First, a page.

Neither Theodor Herzl nor the Biluim, and not the brave pioneers of the First Aliyah and Second Aliyah, can be credited with being the sole precursors of the return to Zion, which led to the independent State of Israel. Long before Zionism was founded, groups of Torah-true Jews from all over the world began “the long trip home,” and it is thanks to their initiative and daring that we are again in our Land.
Among the early immigrants to Jerusalem in the “modern era” were Eliezer and Rivka Sila Bergman. who emigrated in l834 from Zell, a small village outside of Wurzburg in southern Germany. They arrived with Eliezer’s elderly mother and their five children, aged eight to six months. Their journey took almost nine months, and their initial two years in the Holy Land were fraught with adventure and tragedy. From letters that Rivka Sila wrote to her family back in Zell, we learn colorful details about their travels and a great deal about the couple’s faith and idealism.
The story of Eliezer and Rivka Sila Bergman: The forefathers of the return to Zion
Rivka Sila was the eldest daughter of a rich merchant and great Torah scholar, Mendel Rosenbaum. He devoted his whole life to Jewish communal affairs in Bavaria, whether political or educational, and supported many projects to further the renewal of Jewish settlement in Israel. As Jewish education was his prime concern, Reb Mendel engaged a tutor to imbue his five sons and four daughters with a sound basis in Torah, Talmud and Yirat Shamayim (the awe of God). This tutor was Eliezer Bergman, a talmid chacham in his own right and protégé of Rabbi Avraham Bing, the chief rabbi of Wurzburg. Eliezer eventually married Reb Mendel’s oldest daughter, and several years later the couple moved to Israel, with Rosenbaum’s blessings and support.
Eliezer Bergman was that rare combination — a visionary, yet a practical man. As Reb Mendel’s son-in-law, he was assured a comfortable life in the business world or in the pursuit of a scholarly future at the yeshiva Rosenbaum had founded in Zell. Instead, he chose to leave Germany just as new laws were being enacted, and the spirit of emancipation gave Jews in that country the hope that they were about to be given full rights as equal citizens; that the dark days of persecution and discrimination were ending.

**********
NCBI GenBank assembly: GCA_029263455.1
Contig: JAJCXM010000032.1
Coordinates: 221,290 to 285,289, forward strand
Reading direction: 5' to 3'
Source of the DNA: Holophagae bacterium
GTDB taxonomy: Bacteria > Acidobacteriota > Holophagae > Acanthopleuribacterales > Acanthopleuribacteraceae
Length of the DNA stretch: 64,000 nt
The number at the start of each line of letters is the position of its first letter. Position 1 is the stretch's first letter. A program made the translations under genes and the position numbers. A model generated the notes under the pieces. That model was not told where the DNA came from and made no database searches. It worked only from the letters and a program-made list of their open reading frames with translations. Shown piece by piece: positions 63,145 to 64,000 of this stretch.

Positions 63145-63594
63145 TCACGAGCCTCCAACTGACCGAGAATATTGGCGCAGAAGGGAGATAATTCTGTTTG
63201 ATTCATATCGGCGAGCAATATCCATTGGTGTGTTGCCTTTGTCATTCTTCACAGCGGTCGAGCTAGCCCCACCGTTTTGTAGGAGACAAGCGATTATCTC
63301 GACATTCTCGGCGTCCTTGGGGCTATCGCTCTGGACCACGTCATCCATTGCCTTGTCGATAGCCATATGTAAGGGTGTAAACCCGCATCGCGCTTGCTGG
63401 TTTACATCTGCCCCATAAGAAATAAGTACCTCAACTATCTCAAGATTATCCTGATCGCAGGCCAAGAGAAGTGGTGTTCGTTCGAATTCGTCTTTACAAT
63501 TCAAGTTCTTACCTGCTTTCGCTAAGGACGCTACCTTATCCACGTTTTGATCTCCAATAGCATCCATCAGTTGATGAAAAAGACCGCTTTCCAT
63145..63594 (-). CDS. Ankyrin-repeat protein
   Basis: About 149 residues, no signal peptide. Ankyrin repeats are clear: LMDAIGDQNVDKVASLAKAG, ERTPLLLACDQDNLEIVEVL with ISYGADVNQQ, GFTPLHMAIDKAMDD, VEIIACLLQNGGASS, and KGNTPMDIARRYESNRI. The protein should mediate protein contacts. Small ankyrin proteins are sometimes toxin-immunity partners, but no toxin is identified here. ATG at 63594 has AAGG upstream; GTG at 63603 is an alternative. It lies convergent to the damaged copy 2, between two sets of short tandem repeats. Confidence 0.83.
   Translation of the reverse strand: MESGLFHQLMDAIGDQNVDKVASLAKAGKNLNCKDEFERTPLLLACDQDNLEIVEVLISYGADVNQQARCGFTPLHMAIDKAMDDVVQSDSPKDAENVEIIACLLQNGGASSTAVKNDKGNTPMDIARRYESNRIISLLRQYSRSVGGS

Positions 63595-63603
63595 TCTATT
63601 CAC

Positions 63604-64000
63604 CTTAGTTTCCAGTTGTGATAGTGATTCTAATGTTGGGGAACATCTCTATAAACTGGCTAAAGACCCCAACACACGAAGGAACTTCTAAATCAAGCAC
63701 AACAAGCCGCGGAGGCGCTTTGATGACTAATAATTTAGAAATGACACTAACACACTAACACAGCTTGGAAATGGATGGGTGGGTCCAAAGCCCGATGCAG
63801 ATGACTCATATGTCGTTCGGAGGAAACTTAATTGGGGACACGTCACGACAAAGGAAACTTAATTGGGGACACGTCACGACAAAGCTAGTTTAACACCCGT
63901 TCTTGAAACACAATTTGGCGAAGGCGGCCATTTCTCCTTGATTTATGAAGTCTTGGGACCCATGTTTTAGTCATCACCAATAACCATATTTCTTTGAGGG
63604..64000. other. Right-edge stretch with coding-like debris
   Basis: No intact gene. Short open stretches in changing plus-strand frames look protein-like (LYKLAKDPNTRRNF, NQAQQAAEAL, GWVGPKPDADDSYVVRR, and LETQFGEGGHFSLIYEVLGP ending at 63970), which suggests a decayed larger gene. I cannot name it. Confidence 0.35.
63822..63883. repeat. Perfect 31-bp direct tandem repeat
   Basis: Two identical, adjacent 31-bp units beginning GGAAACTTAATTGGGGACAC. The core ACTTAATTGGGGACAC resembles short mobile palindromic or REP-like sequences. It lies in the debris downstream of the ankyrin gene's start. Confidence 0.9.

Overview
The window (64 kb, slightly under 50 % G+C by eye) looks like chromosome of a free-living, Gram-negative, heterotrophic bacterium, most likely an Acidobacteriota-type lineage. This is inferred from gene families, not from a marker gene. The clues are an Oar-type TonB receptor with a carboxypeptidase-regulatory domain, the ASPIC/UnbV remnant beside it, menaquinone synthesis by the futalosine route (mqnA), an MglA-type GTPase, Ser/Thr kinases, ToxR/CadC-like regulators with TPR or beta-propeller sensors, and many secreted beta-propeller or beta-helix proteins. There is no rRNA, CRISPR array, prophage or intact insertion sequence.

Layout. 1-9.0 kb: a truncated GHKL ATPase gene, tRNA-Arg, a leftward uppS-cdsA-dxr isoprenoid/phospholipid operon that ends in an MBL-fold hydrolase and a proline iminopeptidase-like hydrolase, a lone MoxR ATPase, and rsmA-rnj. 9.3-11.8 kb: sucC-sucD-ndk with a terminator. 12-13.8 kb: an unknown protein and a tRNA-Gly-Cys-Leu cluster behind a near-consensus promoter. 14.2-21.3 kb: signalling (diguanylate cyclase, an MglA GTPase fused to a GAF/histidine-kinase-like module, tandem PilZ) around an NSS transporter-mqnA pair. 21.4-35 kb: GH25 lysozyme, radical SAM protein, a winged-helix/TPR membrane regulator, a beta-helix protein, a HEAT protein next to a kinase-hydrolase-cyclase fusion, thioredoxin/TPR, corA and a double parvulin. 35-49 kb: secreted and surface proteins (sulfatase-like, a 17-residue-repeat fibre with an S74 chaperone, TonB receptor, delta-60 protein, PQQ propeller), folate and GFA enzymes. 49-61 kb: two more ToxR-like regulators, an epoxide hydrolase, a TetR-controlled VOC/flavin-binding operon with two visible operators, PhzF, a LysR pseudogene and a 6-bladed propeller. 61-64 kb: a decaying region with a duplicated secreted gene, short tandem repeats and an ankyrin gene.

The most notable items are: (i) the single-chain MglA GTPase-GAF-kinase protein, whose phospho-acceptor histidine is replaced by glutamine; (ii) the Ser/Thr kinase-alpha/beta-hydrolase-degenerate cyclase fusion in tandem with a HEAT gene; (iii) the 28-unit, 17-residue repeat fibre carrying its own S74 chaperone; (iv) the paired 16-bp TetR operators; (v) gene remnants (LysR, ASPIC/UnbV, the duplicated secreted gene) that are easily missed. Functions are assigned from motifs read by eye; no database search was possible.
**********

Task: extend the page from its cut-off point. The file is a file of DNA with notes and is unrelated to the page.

Eliezer also wrote letters, in Hebrew; but compared to the more emotional and picturesque correspondence of his wife, his writings are factual, informative, and ever optimistic, no matter what the difficulties. Throughout their journey, he recorded meticulously prices, routes, victuals and supplies for the benefit of those who would come after him. He calculated the needs of a family or the needs of an individual down to the last detail – how much “ship bread” should be purchased, the importance of taking a “night pot” on board, where to stay overnight, etc.
Rivka Sila shared her husband’s dreams, and endured many hardships and tribulations on their odyssey, not the least of which were loneliness and homesickness. Throughout their travails, she retained an unshakable faith in the Divine Good, despite the death of a child, the loss of all their belongings, bitter disillusion, and long separations from her husband.
In August 1834, the family left Zell and traveled overland through Europe by stagecoach. Every night they slept in a different inn. Often when the people learned they were immigrating to the Holy Land, the Bergmans were put up free of charge. Jewish families who were strangers went out of their way to help them, donated supplies, arranged transportation for them, relinquished their own beds and gave them advice — good or bad – enthused and inspired by the pilgrims. Sometimes entire communities would accompany them to the outskirts of their settlement. After several weeks, the Bergmans reached Italy, where they waited a long time for a ship.
The sea travel by sailboat is vividly described in the letters. It was extremely difficult for the family, as mother and children suffered continuously from seasickness. Their supplies were inadequate. The journey should have taken 15 to 20 days, but lasted 46. Occasional storms threatened the safety of their flimsy vessel. There were even rumors of pirates in their vicinity. At last, in November l834, they arrived in Beirut, which they had been told was part of the Holy Land.
Happy as they were to be on solid ground again, they soon discovered that their troubles had not ended. Eliezer disembarked before the others to seek suitable lodgings. When he tarried, the captain, impatient to continue on his way, simply dumped the family on the dock, and there Rivka Sila and her mother-in-law, surrounded by their babes and bundles in a strange and frightening Oriental land, awaited Eliezer’s return. The ordeal continued because Eliezer couldn’t find a place for them to stay. They spent their first Shabbat in the Middle East and several more days on the pier under the open sky.